Don’t laugh. It’s where everyone went. The “new” bowling alley – as opposed to the “old” bowling alley (see earlier entry) – catered to teenagers on weekends. Reduced rates and a speedy snackbar. Any night that wasn’t a “league night” saw the Nu Generation bowling alley filled to overflowing with adolescent Lebowskis hurling bowling balls of neon blue, pink, orange, and green down the lanes to rack up scores of 85 or even a little higher. Beginning at 8:00, the place took on the vibe of a teenage nightclub as the house lights dimmed, the disco ball spun, and top hits blared from the speakers. Some of the songs we’ve already discussed, and many of the songs that will soon be listed below, provided the soundtrack.
Proving that chivalry was dead once and for all, I proceeded to soundly kick the snot out of her at three games of bowling. The entire time we joked, laughed, and reminisced about middle school. Such a shared history, such a bond. At dinner later, I was even comfortable enough with her to complain about the effects of Burger King onion rings on one’s kissability. Suzy was rail-thin, had cat-like green eyes, and a tiny mouth that puckered like Cupid’s bow. I never allowed myself to have a crush on her back in the old days, as she was totally unattainable, but now…well, it seemed like a foregone conclusion. We would start to leave notes in each others’ lockers. She would soon be driving, too. Go to a homecoming dance. Then prom. Then…
Then on the way home, she unburdened herself to me about her deep and abiding passion for Dave Barnes. How wonderful Dave was. What a smart, funny guy Dave was. Dave, I’m sure, was all of those things. All I knew about him at the time was that he was a head shorter than me and had a mullet that would rival Gina’s in sheer butchness. He even had stripes shaved into the sides. The only thing that echoed through my head as she informed me of the Awesomeness That Was Dave and my eyes stung in the darkness of the Blazer was why?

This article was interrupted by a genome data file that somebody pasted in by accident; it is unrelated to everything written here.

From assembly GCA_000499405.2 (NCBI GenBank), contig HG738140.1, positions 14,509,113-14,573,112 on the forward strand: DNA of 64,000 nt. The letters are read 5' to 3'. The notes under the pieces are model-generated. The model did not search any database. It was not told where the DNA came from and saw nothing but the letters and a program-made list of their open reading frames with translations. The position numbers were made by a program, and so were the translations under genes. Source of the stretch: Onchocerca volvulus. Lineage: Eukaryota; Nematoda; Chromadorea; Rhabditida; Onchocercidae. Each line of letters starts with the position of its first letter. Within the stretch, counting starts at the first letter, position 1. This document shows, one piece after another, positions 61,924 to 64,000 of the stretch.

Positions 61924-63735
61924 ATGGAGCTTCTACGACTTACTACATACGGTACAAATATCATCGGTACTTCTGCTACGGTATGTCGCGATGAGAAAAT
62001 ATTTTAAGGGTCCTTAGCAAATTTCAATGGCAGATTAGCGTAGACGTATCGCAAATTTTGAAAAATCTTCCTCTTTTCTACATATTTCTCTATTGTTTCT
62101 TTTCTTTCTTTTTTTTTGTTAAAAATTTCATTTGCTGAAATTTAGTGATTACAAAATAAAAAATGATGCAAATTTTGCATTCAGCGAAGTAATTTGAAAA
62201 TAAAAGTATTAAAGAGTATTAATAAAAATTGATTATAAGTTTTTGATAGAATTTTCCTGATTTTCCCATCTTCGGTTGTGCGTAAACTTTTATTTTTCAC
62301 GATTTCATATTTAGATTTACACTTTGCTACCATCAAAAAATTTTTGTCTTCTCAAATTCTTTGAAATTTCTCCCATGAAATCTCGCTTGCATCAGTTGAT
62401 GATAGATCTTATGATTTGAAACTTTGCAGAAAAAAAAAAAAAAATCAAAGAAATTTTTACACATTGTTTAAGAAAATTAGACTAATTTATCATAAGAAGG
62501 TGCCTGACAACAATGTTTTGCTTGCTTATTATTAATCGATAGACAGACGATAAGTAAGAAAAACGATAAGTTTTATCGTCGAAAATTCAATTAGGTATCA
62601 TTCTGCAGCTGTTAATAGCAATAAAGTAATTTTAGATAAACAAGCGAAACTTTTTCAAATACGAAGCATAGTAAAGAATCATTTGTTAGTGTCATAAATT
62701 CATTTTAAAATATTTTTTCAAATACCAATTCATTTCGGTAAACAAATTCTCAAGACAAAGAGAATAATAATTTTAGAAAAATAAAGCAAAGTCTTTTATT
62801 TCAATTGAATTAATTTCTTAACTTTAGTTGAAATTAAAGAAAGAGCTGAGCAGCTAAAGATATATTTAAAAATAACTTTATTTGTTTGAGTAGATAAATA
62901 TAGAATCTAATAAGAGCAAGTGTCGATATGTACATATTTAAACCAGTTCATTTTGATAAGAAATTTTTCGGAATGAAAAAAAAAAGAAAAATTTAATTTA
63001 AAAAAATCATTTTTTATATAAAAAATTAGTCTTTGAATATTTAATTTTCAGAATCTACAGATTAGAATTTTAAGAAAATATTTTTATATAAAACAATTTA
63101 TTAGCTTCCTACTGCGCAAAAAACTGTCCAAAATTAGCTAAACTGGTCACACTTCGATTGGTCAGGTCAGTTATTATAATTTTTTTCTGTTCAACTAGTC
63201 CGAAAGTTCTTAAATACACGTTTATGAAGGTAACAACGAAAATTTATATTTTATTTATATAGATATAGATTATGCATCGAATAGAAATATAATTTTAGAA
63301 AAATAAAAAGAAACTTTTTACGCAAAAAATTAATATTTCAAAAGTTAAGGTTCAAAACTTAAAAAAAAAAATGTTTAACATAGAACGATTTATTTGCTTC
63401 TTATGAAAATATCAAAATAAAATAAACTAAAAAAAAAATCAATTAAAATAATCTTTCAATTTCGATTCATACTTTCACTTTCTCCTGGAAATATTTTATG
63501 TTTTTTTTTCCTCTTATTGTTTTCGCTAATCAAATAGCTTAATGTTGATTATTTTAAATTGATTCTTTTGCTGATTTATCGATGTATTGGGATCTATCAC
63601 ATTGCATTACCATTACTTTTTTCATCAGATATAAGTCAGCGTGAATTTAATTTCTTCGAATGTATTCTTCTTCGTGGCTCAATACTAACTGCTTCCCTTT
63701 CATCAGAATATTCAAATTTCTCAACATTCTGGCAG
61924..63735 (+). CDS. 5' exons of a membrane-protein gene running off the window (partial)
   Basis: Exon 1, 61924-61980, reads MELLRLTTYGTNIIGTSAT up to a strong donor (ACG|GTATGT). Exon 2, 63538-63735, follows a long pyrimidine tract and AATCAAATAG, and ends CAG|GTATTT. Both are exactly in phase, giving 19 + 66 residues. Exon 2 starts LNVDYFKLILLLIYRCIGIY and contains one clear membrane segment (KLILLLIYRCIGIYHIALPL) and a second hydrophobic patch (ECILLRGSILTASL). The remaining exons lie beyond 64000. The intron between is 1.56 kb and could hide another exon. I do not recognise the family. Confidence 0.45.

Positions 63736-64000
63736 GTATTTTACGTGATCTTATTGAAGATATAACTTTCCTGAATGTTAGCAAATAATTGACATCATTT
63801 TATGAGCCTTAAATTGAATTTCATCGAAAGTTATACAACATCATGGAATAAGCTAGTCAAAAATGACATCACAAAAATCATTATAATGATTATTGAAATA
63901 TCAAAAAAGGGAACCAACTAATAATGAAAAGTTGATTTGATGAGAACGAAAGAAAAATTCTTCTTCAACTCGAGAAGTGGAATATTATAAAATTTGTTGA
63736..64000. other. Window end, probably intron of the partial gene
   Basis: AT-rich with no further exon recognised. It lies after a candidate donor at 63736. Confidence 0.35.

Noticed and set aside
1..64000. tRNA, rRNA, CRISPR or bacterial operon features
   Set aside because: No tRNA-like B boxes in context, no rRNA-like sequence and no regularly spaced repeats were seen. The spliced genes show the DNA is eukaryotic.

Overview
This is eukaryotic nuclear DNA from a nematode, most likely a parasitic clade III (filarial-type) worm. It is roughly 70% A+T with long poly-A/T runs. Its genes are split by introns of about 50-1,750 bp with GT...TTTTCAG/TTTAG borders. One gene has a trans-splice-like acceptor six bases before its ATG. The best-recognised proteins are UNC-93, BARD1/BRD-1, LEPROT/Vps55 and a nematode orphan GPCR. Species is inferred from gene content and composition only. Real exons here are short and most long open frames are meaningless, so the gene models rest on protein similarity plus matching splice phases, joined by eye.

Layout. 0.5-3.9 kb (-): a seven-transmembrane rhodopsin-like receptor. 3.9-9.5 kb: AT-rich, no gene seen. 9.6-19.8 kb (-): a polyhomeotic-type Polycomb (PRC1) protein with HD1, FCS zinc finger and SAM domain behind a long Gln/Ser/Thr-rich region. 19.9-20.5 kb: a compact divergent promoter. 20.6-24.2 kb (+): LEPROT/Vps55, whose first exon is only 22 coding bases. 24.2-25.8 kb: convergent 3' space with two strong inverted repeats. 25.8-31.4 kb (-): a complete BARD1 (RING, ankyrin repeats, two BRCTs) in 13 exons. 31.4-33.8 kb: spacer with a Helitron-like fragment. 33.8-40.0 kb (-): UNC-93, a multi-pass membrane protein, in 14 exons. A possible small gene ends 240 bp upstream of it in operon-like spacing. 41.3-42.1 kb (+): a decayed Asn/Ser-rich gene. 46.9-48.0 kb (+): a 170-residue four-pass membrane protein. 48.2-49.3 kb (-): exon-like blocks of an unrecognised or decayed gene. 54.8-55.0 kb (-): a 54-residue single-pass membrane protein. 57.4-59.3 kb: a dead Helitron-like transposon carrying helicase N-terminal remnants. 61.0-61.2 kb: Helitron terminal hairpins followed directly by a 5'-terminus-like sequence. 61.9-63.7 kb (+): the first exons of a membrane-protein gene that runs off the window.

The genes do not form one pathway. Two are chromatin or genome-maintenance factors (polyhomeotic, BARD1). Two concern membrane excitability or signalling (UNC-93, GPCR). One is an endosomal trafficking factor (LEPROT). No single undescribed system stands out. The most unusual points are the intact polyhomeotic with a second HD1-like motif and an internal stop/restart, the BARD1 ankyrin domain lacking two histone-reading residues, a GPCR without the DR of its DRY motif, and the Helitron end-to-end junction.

Why would she accept what she had to know was a date with me when she really wanted someone else? Why would she then think I’d be receptive to an endless spiel about him? My only conclusion was that girls/women were completely duplicitous, mercenary, and bloodthirstily opportunistic. She got a free round of bowling and a free Whopper Jr., and more importantly to her, a pretty good free ego stroke as I did not disguise my attraction. In the end, I think I got more out of it than she did. Lesson learned. My heart would no longer be on the sleeve, but tucked a few levels in. Still not deep enough, as it turned out.
It was pretty grim ride home after dropping her off, let me tell you. My cassette player blared my newly acquired copy of Metallica’s “Black Album.” This song in particular resonated that night. “Through constant pained disgrace, a young boy learns their rules…”
I wasn’t looking too favorably upon humanity in general at that point, but I was harboring particularly dark thoughts about the female gender. If they continued to fester, there would be little recourse for me but to channel my frustrations into the typical areas reserved for those who have given up all hope of healthy, young boy-girl relations: obsessively painting tiny pewter Napoleonic soldiers, perhaps, or becoming overly-skilled at computer programming. I had visions of myself as a thirty-year old virgin with Triscuit crumbs dusting my XXXL Garfield T-shirt as I propelled myself on my Rascal scooter to the model train shop.
No. No, I would not let it come to that. But fighting the good fight was getting increasingly hard. Even when it was supposedly a sure thing, I managed to snatch dating failure from the jaws of dating success.
My last class of the day was Creative Writing, a class which was harder than it sounds. I wanted my stuff to be good, and coming up with good poems or good short stories on a semi-daily basis was tricky. I was not content to slightly re-write Pink Floyd lyrics (I’m looking at you, Rob L.) or not-bother-to-slightly-re-write Dead Milkmen lyrics (I’m looking at you, Bryan From Nevada) and submit them as original poetry. The extent of my literary pilferage was titles, which was why the poem I was ostensibly working on was called “I Can’t Explain” (the title of a kick-ass Who single from ’65). I was, of course, not really working on the poem at all that day, but staring brazenly at the computer monitor of Christina W., whose back was to me. We were nodding acquaintances, had had a few nondescript conversations, but that was it. In the cramped computer lab of YCHS circa fall ’91, there were workstations in the middle of the room, and workstations lining the walls. I was in the middle, she was along the wall. By simply turning my head 45 degrees, I could get an eyeful of whatever was on her monitor and, as Oliver Hardy frequently said, “no one will be the wiser.”